Baby It’s Cold: 1959 the livin’ end

So what have we learned from a decade of Christmas songs?

England’s Elvis, Billy Fury, first charts in 1959 with pretty pieces like “My Christmas Prayer.” In the ’60s he will rival The Beatles for top ten hits in the UK. But this style of rock is getting old here.

Johnny Houston, with “Gimme a Kiss for Christmas,” rocks it Fats Domino style, but colors between the lines without going for it. We need to trade up.

Nearly a dozen different doo wop groups with names like Marquis stepped off street corners in Detroit, Chicago, Philly, and Nyark to lay down tinselly tracks. It would take a meticulous musicologist to trace each’s hit list. For now, let us bask in the Marquees’ “Santa Done Got Hip.” It will make you more hip. Then, sit down comfortably, because “Christmas in the Congo” by Marquees just got weird.

Girls gotta rock, too. Marquerita Trina syncopates “The Rocking Tree” to a wailing sax and a playful axe.

More Detroit doo wop, natch! The 4 Imperials recorded only for a couple years. In fact “Santa Got a Coupe DeVille” may be their last platter. But with it we’re riding roadster rock into the ’60s.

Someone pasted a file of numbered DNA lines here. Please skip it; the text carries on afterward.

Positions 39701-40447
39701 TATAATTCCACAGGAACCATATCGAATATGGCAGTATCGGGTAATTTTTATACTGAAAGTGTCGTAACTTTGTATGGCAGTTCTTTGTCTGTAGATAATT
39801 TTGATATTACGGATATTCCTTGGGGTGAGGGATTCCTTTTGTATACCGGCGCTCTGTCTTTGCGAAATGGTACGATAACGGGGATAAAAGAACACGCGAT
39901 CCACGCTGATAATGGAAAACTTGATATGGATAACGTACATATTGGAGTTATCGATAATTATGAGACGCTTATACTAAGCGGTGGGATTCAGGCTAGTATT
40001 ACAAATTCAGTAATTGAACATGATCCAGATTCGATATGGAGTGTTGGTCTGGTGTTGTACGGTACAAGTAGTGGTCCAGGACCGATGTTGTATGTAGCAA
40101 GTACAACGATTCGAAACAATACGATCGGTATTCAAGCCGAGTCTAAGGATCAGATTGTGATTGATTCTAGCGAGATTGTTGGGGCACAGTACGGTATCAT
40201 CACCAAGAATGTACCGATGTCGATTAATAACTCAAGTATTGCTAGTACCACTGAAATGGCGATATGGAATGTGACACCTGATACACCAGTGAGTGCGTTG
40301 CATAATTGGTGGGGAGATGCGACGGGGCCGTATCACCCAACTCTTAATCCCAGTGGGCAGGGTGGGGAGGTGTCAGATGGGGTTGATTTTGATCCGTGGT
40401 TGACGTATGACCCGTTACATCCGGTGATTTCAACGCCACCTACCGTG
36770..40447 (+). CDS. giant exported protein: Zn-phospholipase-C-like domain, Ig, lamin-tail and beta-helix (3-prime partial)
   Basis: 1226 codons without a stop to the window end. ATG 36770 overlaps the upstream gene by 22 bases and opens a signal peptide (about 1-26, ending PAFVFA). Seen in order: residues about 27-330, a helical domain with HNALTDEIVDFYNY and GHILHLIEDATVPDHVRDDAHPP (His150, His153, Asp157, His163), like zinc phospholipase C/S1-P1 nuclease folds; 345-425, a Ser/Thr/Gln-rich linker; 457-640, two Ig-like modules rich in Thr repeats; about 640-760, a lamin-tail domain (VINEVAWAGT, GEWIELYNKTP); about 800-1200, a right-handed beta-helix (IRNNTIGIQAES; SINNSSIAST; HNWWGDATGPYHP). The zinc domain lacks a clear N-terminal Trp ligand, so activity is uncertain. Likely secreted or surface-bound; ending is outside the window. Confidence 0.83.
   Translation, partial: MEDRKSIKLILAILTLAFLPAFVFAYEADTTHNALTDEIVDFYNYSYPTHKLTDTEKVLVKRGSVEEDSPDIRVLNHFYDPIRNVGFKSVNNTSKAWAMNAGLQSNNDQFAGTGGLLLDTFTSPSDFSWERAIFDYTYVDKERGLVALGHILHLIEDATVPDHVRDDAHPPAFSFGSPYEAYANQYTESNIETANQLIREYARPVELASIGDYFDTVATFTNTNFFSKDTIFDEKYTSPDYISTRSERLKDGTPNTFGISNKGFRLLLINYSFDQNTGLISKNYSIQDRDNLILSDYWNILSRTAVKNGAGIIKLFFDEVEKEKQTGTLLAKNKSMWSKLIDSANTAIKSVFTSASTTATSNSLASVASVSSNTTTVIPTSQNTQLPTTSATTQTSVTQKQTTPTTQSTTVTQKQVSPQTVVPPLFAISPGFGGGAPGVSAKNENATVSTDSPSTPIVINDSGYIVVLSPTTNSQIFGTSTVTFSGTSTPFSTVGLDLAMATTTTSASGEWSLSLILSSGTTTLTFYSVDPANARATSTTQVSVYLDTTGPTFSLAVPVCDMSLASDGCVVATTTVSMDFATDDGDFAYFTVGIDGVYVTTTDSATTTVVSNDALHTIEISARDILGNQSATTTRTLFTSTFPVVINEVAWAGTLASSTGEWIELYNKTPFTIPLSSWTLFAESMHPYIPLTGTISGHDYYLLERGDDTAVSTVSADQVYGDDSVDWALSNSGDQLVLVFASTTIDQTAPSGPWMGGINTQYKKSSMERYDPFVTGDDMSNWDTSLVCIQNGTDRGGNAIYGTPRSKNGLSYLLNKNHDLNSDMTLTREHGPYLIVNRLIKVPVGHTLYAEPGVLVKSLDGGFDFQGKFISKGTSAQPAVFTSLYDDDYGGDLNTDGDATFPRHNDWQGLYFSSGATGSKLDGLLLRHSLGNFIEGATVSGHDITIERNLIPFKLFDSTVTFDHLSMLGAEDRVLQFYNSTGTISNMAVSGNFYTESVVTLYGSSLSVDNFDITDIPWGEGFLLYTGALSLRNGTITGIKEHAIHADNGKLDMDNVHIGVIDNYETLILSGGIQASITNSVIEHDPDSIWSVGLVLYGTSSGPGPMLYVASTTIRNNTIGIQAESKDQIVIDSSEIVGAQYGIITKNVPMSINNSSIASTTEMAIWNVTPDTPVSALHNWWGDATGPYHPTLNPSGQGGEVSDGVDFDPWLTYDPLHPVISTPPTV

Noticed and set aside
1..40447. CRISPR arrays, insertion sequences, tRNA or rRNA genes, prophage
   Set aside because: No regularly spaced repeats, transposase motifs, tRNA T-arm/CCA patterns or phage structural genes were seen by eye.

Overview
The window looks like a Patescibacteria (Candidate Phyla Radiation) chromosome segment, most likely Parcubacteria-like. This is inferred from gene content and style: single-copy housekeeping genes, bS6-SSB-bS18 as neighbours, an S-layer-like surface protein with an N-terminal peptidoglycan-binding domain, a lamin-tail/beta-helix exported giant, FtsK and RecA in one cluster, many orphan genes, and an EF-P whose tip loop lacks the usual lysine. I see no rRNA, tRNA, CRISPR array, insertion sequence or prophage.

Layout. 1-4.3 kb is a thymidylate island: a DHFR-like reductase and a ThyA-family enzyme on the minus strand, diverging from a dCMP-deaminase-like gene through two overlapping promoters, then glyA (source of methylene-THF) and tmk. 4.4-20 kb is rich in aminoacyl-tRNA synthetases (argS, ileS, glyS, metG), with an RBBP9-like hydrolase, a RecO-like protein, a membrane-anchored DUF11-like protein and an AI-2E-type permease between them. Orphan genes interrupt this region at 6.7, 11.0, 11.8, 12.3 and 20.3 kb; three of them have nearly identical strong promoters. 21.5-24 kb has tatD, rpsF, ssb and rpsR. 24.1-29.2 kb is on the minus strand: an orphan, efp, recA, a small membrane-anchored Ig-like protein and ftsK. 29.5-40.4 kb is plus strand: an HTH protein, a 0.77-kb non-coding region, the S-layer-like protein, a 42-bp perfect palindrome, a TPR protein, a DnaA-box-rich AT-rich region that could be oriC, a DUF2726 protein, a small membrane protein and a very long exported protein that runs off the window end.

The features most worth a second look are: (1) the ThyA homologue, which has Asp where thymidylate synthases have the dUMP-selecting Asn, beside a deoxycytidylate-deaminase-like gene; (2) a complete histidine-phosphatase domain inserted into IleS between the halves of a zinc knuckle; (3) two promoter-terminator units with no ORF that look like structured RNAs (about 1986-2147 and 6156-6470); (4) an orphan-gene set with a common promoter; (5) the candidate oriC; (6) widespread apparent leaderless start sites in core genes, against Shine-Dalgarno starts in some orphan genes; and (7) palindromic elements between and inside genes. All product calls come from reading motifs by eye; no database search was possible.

Boyhood chum of Rickie Nelson, Zane Ashton (orig. Bill Aken) was one of those guys in The Wrecking Crew, the musicians all cool rock gods in the ’60s had lay down tracks for them in the studio recordings.  Not much of a soloist, here is an early rockabilly number from him “The Christmas Spirit.” What an acid trip of echo effects and tinkly percussion.

Edd Byrnes is known as ‘Kookie’ from the ABS detective series 77 Sunset Strip. Here’s a wild ride from him: “Yulesville/Lonely Christmas.” I don’t know what to tell you, except that’s 1959, baby.

Canadian rockers The Martels bring it home with “Rockin’ Santa Claus.” Dance, Dancer, dance!

post scriptum:

I’ve had some fun judging sounds of the ‘Fifties, but i don’t know the history of rock ‘n’ roll at all. I have skimmed some websites, researched some groups, and drawn my own conclusions for whatever humorous or profound effect i could conjure. Plenty better historians out there can set you straight as to the geneology of cool (like that blackboard in ‘School of Rock’). I’m just sharing what i’ve heard and what i’ve found and i hope that twists no ones nose. Peace.